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How to safely heat and protect your home during cold weather months

According to the National Fire Protection Association, heating equipment is the leading cause of fires in U.S. homes.

HARRISBURG, Pa. — Cold temperatures have arrived and some Central Pennsylvanians aren't looking forward to the freezing weather.

"It’s miserable, it snows, you can’t go anywhere," said one woman.

For those staying in, Dustin Klien, an HVAC expert says it's best to give your home proper care.  This includes insulating pipes and replacing old air filters.

To insulate pipes, homeowners can put cloth or foam coverings over pipes to prevent them from freezing and bursting. Klien said you should turn the valve off inside to drain any excess water.

"That also prevents any air from getting inside and causing a crack over the winter," said Klien.

He added that if you don't take care of your pipes, the cost of replacing old ones can cost between $500 and $1,000, which does not include the fees associated with water damage that could potentially destroy your basement.

Next, make sure you keep the area near the heating unit exhaust pipes clear.

"You also want to make sure that when it snows, it doesn’t pile up on it because will shut off your heating equipment as well, " he said.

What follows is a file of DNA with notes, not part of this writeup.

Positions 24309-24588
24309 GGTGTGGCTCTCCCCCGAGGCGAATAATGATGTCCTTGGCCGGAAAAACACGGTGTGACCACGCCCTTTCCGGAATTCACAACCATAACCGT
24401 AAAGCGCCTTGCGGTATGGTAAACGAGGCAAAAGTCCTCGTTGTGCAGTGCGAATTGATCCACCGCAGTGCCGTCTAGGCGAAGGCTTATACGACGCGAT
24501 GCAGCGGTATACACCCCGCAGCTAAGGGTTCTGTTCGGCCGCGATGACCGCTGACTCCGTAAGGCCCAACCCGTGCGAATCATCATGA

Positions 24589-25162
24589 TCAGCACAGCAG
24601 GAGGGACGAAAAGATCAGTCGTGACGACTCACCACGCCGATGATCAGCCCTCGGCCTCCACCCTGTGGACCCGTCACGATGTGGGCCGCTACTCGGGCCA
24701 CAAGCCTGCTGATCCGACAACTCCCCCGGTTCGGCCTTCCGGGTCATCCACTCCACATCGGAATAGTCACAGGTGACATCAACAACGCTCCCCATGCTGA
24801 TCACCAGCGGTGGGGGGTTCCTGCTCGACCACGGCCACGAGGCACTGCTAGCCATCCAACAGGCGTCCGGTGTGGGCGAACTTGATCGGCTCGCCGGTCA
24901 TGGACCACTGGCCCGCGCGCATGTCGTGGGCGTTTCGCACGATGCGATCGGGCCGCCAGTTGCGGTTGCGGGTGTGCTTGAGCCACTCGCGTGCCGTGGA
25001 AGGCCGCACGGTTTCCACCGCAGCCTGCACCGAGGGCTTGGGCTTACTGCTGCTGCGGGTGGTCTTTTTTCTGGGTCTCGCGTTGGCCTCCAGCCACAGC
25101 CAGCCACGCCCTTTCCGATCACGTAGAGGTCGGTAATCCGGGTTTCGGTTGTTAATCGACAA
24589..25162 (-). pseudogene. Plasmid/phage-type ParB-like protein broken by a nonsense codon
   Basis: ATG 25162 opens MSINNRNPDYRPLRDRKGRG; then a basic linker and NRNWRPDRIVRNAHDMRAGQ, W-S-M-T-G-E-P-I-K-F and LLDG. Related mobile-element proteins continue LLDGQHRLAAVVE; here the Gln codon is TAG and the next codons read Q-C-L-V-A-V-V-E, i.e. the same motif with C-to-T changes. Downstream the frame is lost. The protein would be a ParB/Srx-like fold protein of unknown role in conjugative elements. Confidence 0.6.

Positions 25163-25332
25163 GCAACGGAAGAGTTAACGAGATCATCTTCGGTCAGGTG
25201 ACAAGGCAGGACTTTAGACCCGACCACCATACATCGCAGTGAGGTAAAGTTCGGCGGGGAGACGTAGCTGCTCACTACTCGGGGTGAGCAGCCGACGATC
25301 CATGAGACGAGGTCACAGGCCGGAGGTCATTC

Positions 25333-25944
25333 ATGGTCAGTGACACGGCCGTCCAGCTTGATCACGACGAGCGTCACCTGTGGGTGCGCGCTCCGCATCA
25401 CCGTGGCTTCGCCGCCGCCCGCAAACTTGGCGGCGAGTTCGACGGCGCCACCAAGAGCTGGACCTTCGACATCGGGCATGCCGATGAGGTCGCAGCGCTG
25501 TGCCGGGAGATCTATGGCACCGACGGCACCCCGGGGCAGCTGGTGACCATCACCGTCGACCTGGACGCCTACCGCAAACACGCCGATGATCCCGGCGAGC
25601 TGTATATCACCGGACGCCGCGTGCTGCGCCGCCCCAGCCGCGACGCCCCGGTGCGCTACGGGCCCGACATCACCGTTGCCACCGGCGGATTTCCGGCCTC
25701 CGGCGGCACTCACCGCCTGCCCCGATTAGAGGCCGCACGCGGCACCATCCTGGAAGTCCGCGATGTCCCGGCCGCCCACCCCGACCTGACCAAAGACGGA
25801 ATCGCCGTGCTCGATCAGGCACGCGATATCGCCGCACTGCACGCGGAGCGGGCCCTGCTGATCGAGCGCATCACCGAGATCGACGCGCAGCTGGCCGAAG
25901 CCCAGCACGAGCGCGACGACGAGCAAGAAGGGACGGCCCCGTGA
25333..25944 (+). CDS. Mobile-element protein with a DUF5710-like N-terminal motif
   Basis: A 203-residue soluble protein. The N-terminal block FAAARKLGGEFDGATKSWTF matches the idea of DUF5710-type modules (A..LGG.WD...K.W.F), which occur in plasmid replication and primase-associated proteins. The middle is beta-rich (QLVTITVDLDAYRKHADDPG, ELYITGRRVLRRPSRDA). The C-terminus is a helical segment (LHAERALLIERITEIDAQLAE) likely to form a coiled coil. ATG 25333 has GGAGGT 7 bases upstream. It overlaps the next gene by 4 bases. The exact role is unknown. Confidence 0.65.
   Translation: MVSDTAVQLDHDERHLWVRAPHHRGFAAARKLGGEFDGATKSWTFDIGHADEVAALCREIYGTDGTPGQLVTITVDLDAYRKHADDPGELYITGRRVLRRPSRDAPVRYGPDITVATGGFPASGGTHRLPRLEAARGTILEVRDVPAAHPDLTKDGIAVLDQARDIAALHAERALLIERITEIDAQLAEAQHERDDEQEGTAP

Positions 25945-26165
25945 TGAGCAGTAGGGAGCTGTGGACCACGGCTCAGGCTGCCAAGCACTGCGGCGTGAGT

While the cold temperatures may be moving in, Harrisburg Fire Department is warning homeowners to be careful with space heaters.

"We see 2-3 fires every year on average that are a direct result of people using a space heater," said Fire Chief Brian Enterline of the Harrisburg Fire Department.

Nationwide, The Consumer Product Safety Commission said portable space heaters cause more than 1,000 fires annually.

Some tips include:

  • Keeping heaters at least 3 feet away from clothing and furniture.
  • Plug the unit directly into an outlet instead of an extension cord.
  • Place the heater on a level, hard and nonflammable surface (such as ceramic tile floor), not on rugs or carpets or near bedding or drapes.

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